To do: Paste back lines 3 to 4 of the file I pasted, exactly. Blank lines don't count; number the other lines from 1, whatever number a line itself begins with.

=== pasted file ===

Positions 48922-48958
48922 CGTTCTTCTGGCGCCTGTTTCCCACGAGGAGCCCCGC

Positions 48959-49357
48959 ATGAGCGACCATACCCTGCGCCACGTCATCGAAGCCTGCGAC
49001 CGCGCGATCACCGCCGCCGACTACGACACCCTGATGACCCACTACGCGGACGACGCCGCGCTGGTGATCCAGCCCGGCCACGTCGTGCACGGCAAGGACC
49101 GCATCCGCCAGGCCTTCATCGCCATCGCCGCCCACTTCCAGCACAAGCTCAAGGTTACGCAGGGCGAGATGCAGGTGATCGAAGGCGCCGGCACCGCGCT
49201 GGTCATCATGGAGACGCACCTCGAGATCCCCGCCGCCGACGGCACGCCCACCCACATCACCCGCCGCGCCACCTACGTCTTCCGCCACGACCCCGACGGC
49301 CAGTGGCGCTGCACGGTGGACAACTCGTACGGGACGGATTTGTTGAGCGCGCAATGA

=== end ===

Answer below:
Positions 48959-49357
48959 ATGAGCGACCATACCCTGCGCCACGTCATCGAAGCCTGCGAC